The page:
I recently went to a workshop with Jeff Gomez of Starlight Runner Entertainment, who is inspirational on several fronts.
First of all, he came from a poor background, with a Jewish mother and a Portuguese father at a time when that was really frowned upon (I may be understating that), and has lived his entire life with one side of his face paralysed due to the forceps the doctors used when he was born.
He's now a transmedia storytelling expert, used by the big Hollywood studios to amp up their storyworlds on other platforms (like web, television, books, merchandise and social media) around the release of films and other storytelling products. He's worked on big name films such as the Pirates of the Caribbean and Avatar, for brands such as Coca Cola and Hot Wheels, and is now expanding out the techniques he's been using for years to help in other realms such as encouraging young Columbian people back into positions of leadership within their country.
What I really liked about Jeff was that he laid his life bare to us, to help explain where he was coming from with regards to the area where he is generally accepted as a guru. He talked about when he realised that he should pass on the knowledge that he has, rather than crushing it against his chest and guarding it with his life. And then he told us alot of what he knows, how we could try to reproduce, replicate, and perhaps improve on the techniques that he has been practicing for the last 15 years and more.
It's kind of daunting to think about the kind of storytelling techniques he's talking about. Creating a story bible of your entire story world, understanding the basic themes that underpin your story, and having a complete profile of all your characters, might not seem that big a deal. But it's actually really hard to distill your story down like that. When it's big and sprawling, and you're grappling with the multiple situations, storylines and characters, it's hard to go back to the basics and see what the real themes underneath everything are.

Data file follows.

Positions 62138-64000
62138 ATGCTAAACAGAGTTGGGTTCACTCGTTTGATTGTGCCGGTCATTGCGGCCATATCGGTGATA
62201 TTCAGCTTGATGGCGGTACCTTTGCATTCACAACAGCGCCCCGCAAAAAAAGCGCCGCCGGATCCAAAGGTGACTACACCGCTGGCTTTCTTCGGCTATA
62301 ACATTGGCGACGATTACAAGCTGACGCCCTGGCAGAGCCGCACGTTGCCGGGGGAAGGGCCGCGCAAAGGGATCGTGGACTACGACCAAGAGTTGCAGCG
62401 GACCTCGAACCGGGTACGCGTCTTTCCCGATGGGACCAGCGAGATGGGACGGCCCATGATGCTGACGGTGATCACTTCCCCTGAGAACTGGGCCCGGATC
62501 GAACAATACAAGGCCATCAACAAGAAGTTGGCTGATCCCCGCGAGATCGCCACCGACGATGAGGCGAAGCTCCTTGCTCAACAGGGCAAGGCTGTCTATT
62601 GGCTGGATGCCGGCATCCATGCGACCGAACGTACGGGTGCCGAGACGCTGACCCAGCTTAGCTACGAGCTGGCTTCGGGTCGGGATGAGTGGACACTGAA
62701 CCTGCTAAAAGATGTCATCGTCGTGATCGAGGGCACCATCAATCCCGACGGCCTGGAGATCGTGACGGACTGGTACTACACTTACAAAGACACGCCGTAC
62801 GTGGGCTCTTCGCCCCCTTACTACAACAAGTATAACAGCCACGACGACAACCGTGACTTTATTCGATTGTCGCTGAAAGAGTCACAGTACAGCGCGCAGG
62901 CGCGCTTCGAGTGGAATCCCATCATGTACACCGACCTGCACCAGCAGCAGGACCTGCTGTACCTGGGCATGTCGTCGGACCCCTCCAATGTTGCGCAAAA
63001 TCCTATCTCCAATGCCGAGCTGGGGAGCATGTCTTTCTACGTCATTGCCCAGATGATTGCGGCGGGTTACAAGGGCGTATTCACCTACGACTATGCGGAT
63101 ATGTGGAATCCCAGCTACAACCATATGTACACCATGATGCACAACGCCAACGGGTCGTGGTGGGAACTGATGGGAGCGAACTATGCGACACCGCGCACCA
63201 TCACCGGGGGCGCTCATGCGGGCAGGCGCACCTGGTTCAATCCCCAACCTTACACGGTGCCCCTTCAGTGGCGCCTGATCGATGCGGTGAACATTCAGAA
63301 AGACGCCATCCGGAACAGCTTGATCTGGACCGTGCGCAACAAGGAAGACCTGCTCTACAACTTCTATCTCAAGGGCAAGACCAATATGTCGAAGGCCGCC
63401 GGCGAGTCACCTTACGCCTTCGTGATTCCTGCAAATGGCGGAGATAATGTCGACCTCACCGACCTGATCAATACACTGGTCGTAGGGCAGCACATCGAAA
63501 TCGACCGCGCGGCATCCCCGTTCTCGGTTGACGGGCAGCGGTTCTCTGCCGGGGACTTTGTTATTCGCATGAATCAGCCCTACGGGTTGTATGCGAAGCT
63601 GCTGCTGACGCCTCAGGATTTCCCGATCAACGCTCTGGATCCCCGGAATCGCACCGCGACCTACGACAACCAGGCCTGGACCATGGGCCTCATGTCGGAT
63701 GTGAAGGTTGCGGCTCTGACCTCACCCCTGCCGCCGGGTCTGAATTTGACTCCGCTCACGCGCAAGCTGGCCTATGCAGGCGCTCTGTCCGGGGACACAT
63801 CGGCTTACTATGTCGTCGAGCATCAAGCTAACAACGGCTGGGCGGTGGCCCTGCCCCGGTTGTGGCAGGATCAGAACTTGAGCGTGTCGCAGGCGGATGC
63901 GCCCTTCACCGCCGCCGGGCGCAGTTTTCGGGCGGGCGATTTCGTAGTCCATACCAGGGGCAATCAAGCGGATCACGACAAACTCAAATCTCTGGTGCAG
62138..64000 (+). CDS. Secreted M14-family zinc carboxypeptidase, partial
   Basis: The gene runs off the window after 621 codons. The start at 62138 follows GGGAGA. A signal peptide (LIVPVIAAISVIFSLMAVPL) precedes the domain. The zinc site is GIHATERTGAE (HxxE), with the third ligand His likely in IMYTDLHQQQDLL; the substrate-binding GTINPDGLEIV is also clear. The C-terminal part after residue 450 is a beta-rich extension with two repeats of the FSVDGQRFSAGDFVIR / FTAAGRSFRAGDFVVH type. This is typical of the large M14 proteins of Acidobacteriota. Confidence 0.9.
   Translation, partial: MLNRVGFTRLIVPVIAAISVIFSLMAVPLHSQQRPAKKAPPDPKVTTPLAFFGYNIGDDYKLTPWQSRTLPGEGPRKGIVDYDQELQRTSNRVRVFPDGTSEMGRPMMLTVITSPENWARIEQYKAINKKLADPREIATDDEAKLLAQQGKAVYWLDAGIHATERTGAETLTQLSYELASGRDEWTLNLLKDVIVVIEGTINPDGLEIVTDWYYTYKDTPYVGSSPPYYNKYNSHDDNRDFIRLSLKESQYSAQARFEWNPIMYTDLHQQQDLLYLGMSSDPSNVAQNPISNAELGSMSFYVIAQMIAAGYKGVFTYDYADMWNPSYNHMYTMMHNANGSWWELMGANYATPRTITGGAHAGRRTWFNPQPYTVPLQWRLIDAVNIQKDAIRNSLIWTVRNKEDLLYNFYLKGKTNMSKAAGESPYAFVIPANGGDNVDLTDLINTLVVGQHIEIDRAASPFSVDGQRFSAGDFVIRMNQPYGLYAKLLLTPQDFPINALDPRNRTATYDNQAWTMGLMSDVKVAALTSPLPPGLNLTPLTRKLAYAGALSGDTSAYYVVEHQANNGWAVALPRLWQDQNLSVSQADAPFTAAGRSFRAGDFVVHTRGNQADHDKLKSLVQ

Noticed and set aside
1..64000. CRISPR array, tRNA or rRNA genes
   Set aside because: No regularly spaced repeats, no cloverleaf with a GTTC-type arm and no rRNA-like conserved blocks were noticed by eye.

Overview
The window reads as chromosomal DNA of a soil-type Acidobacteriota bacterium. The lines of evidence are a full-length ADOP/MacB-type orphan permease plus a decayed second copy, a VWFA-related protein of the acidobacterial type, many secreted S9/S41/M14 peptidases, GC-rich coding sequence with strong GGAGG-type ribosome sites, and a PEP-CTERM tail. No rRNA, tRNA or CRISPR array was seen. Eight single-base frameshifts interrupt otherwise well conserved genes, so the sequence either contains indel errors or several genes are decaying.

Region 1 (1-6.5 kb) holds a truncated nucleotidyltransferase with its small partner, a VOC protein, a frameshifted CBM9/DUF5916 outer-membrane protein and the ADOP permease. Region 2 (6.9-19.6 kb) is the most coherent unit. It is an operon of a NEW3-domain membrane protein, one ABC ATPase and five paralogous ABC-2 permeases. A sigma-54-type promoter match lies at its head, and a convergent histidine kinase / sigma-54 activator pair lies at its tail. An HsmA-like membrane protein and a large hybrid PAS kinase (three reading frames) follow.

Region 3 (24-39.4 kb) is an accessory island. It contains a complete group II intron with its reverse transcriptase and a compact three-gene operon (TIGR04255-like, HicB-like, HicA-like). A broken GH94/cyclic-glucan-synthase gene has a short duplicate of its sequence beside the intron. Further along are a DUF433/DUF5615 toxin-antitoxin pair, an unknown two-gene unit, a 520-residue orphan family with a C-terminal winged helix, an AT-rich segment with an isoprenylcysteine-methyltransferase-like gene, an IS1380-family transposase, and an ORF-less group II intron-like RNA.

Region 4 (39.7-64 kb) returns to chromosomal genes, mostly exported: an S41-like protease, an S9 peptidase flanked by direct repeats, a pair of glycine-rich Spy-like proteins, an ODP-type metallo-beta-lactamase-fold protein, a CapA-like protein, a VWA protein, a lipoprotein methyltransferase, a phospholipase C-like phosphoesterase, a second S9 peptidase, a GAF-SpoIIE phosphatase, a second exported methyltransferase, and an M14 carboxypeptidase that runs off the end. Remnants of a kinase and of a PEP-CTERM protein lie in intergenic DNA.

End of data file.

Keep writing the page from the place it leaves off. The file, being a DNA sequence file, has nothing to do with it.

But I think it's worth it, and I'll be doing it for the Carnival Series in the next few weeks. I may even blog about it a little bit. But in the meantime, I just wanted to say thank you to people like Jeff who aren't afraid to pass on their knowledge and help the rest of us get our heads around concepts like transmedia storytelling.
To those people who aren't afraid to talk about their special knowledge, and understand that it will just make our world better and more powerful to share knowledge rather than hide it, I say thanks.
I appreciate it.